Every Dell U2719D is shipping incorporating pre-tuned standard mode (sRGB) with average Delta-E ≤ 2. This helps prevent significant colour inconsistency or inaccuracy when content is displayed on the screen. In addition, a tighter grey-scale tracking on each U2719D helps enable ultra-smooth colour gradation. The factory measurements from the very unit are shown below.
If you are a tech head I guess you like that this, for me though it is a little above my pay grade. So I had to do a little bit of homework with the help of Google, I now understand that the sRGB seems to be pretty accurate, with the colour temp tracking running at around 6500 and brightness looks like 330 nits. That is about all I know, but this is not a tech review.
This is in no way a gaming monitor if you are looking for a gaming monitor I have mentioned a few above, but ultimately you are looking for a response time of 1ms, 144 Hz, 1080p at a bare minimum, if you have a powerful GPU then you can go higher. AMD Freesync would be nice as Nvidia now support this feature. Not heard of Freesync? well it removes the tears from games. Try and get yourself a borderless monitor at it help immerse your gaming experience, edges on monitors are so old school now, and only cheap monitors still use them, well that is not exactly true, but you would think it is when we have the technology and its cheap. Try and get an IPS monitor or a VA monitor, TN is the cheapest and cheap means well it is not great, but its ok if you are on a strict budget. I love a screen that is curved, putting two curved monitors together really immerses you into games, if you can not afford two, just get the one, they are much better than flat screen monitors.
Back to this monitor which I would class as an office/work monitor and comes with the following ports;
- 1x HDMI
- 1x DP connector (in)
- 1x DP connector (out)
- 1x Audio line-out port
- 1x USB upstream port
- 4x USB downstream ports (x1 with Power Charging)
Plenty of USB ports to charge or connect up your peripherals if you so wish, like your keyboard, mouse, phone charger and so on. You will find them underneath and on the side of the monitor.
I found the actual monitor to be sleek in design not super thin but rather minimalistic with slim bezels on all sides. The screen is almost borderless with around 7mm of black edging to be seen on the top and sides with slightly more on the bottom where the Dell Logo sits. As you can see from the image above one of the sides houses 2 USB ports, however, I feel these should be on the other side of the monitor, makes it easier for me to connect up all my peripherals being right-handed and all.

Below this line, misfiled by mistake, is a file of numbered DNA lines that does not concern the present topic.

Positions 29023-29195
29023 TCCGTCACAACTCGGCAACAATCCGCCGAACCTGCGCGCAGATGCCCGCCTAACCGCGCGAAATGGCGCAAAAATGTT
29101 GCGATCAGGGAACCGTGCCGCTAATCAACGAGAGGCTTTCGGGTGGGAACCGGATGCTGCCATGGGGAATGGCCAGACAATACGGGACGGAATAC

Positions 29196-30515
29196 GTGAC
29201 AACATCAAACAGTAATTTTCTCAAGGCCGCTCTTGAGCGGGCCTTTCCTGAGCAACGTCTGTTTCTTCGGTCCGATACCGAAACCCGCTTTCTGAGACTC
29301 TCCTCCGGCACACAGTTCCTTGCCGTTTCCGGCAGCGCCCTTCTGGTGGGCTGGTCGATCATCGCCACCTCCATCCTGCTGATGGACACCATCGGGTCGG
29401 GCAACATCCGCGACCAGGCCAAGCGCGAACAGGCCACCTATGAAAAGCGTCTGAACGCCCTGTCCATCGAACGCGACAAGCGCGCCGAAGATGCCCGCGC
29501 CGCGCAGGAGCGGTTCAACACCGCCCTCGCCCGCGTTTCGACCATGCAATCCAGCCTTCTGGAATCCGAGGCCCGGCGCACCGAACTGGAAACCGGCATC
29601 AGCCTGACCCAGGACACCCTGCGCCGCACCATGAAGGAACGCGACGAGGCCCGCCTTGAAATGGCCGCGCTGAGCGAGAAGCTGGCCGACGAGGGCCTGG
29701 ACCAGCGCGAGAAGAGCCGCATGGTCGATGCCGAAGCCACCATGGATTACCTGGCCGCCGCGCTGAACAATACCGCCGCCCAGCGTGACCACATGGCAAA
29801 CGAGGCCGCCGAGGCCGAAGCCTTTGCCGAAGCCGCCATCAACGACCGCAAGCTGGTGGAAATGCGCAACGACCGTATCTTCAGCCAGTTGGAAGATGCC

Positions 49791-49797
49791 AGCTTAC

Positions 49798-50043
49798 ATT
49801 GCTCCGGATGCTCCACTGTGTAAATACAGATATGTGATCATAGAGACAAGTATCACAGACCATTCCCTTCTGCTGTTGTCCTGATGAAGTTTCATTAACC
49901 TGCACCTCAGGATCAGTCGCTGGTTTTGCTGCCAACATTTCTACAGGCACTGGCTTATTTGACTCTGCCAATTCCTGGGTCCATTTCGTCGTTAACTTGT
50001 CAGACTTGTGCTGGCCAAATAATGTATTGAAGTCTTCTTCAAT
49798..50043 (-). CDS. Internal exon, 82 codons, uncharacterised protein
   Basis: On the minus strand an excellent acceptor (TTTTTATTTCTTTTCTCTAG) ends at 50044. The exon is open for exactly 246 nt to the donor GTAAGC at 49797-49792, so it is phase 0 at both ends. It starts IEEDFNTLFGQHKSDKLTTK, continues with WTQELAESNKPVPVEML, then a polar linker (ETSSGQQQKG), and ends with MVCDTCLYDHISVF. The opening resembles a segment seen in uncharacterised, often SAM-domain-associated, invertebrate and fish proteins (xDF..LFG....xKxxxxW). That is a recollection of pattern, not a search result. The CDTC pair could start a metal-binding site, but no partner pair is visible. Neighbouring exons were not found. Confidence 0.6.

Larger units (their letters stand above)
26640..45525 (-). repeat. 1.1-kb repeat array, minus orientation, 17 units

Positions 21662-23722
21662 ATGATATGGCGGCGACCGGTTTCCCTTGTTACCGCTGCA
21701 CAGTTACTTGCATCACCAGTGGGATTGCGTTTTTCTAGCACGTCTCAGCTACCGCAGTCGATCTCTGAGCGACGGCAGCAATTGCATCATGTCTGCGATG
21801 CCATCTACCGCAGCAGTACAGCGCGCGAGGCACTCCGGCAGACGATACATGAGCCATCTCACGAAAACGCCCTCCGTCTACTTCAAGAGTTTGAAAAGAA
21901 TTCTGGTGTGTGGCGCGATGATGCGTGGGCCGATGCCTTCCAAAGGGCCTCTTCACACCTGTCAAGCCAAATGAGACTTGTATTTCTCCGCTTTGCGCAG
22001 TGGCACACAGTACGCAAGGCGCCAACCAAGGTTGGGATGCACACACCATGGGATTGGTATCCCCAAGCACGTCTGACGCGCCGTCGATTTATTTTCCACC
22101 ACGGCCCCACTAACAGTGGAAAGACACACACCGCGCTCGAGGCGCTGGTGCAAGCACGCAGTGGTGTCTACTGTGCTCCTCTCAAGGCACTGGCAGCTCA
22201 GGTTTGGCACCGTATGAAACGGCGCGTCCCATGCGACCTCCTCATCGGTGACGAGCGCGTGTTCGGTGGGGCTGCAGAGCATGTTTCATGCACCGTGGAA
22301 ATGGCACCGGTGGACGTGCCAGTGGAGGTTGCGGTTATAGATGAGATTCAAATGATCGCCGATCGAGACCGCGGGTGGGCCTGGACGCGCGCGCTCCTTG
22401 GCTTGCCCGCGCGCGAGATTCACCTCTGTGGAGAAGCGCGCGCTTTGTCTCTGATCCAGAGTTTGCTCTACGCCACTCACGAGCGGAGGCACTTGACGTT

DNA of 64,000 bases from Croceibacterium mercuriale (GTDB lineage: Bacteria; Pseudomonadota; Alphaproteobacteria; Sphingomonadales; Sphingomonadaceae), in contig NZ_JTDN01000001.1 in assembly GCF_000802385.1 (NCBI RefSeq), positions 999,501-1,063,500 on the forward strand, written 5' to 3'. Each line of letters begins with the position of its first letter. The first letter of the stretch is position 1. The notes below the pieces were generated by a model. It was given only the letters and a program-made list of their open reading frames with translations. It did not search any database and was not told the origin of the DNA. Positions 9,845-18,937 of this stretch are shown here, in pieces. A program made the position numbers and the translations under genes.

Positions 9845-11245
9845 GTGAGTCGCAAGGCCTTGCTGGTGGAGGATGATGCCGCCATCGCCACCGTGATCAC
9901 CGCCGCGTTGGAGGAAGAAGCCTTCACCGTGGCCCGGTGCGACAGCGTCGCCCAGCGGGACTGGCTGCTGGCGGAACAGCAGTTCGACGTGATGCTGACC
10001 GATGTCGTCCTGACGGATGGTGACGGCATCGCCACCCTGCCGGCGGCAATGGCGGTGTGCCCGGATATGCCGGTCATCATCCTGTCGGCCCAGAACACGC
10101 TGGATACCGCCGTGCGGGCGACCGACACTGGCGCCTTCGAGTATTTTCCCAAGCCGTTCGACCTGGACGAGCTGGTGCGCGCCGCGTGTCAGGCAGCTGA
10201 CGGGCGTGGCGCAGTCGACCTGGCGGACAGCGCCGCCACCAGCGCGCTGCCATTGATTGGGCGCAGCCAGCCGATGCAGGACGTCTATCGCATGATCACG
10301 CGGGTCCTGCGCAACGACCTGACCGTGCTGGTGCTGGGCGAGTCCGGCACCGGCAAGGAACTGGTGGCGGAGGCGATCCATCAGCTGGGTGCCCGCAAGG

The on-screen Display (OSD) can be found under the monitor on the right-hand side and a power button which glows white when turned on. The overall construction of the monitor is mostly plastic, grey and black.
Now the colour this screen produces is sublime and beats a TN panel down to the ground, everything look vibrant and stunning, the edge to edge display engrosses you into anything you are watching at the time. Playing games at 60FPS is something I can not recommend, now I have used a 144hz monitor, and the response time is also not good for gaming. However, using the monitor for what is had been created for Photoshop and general work you can not go wrong, if colour accuracy is beautiful, watching movies, tv shows, YouTube, steamers, everything comes across wonderfully.
So this monitor can only be classed as a monitor for office use, web design, and other non-gaming related work, if you have yet to experience high Hz gaming then, hey you might like this monitor who am I to say you will not. The screens accuracy offered from factory calibration is very good and a high number of us users will be happy from the get-go. The matt-finish screen helps remove screen glare and reflections but is not really needed. The design is practical and suits many office users and does not in anyway standout in a crowd.